The 17 states are all led by Democratic attorney generals and joined Washington DC to file the lawsuit in federal court in Seattle.
The ruling directly debunked the fiction, peddled by Attorney General Jeff Sessions and Homeland Security Secretary Kirstjen Nielsen, that the separation of immigrant children from their parents is akin to procedures that apply when USA citizens commit crimes.
Azar testified before Congress on Tuesday where, according to the Washington Post, he told the lawmakers that if they wanted kids returned to their families, it would have to come as part of legislation.
"The unfortunate reality is that under the present system migrant children are not accounted for with the same efficiency and accuracy as property", wrote the judge, noting that immigrants are given receipts for confiscated goods or cash, but not so much as a chit for a wailing child hauled off to who knows where.
On Monday, Trump continued trying to make his case, in yet another typo-filled tweet, for denying constitutional protections for undocumented immigrants.
The border official's decision paves the way for U.S. immigration enforcement to revert largely to the approach under the Obama administration.
On Monday, White House press secretary Sarah Sanders said the reality was that the US did not have the space to hold all the undocumented families coming across the US-Mexico border.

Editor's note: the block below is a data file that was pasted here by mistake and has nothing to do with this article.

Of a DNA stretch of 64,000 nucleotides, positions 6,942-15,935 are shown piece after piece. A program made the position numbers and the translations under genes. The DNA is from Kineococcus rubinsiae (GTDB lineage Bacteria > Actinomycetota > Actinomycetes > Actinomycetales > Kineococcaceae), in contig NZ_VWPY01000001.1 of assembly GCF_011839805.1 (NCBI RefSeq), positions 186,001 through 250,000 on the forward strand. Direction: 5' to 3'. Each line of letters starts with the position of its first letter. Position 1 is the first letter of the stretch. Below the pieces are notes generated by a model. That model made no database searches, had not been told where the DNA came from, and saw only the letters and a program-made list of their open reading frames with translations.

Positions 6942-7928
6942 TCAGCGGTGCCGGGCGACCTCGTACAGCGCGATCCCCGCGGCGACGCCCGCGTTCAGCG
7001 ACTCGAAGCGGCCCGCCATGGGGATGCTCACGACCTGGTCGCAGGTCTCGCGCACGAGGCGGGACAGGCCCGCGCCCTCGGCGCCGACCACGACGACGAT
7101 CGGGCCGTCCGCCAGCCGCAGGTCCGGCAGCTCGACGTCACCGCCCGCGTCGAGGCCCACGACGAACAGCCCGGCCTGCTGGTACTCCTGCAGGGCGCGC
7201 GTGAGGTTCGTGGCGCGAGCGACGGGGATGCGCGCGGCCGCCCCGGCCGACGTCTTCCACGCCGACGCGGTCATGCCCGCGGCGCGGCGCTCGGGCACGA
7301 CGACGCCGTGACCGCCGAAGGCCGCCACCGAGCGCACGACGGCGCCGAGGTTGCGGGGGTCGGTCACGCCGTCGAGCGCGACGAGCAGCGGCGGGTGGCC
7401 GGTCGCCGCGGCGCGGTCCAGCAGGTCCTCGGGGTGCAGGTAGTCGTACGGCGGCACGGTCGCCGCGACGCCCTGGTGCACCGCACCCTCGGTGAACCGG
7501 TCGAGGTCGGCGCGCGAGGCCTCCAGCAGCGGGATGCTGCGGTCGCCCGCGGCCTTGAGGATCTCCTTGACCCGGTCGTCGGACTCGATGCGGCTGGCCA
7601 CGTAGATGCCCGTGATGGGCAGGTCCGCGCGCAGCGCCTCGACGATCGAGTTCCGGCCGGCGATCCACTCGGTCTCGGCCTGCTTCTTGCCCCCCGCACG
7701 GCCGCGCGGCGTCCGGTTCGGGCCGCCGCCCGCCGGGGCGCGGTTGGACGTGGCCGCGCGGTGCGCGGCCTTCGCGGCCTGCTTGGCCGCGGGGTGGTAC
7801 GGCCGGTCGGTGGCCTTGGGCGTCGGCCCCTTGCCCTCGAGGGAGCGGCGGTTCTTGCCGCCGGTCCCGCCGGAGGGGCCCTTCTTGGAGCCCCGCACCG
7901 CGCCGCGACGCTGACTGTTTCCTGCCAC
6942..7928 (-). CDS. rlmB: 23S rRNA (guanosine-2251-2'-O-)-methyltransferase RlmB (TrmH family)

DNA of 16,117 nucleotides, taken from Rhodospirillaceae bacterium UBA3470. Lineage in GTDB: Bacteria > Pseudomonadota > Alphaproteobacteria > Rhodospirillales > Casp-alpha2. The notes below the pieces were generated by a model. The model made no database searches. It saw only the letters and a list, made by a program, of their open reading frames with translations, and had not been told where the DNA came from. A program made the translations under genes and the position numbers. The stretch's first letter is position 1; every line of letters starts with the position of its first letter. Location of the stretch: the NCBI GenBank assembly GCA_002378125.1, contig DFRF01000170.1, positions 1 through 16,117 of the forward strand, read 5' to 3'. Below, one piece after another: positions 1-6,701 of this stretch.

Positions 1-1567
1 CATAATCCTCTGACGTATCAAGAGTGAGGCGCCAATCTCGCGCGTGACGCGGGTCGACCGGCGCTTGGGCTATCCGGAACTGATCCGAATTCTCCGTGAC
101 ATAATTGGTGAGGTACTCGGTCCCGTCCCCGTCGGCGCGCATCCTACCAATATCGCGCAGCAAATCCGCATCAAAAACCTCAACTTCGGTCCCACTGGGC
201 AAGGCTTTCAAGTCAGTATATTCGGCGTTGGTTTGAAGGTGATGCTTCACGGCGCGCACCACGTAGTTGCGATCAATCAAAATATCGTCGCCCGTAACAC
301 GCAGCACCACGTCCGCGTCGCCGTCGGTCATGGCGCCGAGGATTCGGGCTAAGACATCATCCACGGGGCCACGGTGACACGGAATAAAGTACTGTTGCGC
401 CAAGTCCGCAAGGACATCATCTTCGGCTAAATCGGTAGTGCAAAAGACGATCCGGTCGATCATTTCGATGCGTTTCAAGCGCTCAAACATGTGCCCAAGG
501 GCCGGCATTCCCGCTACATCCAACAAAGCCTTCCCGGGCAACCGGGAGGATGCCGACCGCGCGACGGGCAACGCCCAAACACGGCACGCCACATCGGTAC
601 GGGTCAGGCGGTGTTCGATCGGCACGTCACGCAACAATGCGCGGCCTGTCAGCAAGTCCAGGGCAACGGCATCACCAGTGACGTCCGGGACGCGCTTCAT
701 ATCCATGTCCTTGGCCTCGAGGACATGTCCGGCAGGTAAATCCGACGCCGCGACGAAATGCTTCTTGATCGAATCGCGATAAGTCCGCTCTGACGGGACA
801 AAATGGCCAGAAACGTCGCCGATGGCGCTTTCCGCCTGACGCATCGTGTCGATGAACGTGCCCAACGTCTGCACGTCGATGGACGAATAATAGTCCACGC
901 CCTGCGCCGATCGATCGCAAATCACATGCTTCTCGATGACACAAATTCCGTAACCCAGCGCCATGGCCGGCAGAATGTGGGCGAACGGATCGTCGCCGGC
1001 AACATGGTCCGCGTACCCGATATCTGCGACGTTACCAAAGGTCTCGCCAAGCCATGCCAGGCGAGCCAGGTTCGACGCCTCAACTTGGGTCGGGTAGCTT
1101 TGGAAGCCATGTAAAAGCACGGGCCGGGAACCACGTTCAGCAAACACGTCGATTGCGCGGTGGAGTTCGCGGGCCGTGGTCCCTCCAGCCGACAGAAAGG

"But we can't forget: The lives of real people hang in the balance".
"What he (the President) is doing with families on the border, separating children, violates the Constitution", New York Gov. Andrew Cuomo told CNN's Wolf Blitzer earlier on Tuesday.
"This clear call for an end to the constitutionally-guaranteed right to due process is symptomatic of an administration that disdains both the Constitution and our judicial system, and would subject those who cross our borders to the whims of unaccountable officials acting on the twisted logic of white supremacy and racism", Nihad Awad, CAIR national executive director, said in a statement.
Immigration authorities have separated about 2,300 children from their parents in recent weeks, sparking global outrage as images and recordings of weeping children emerged.
"I can not reunite them, though, while the parents are in custody because of the court order that doesn't allow the kids to be with their parents for more than 20 days", he said.
A US judge in San Diego already is considering whether to issue a nationwide injunction sought by the American Civil Liberties Union that would order the administration to reunite the separated children with their parents.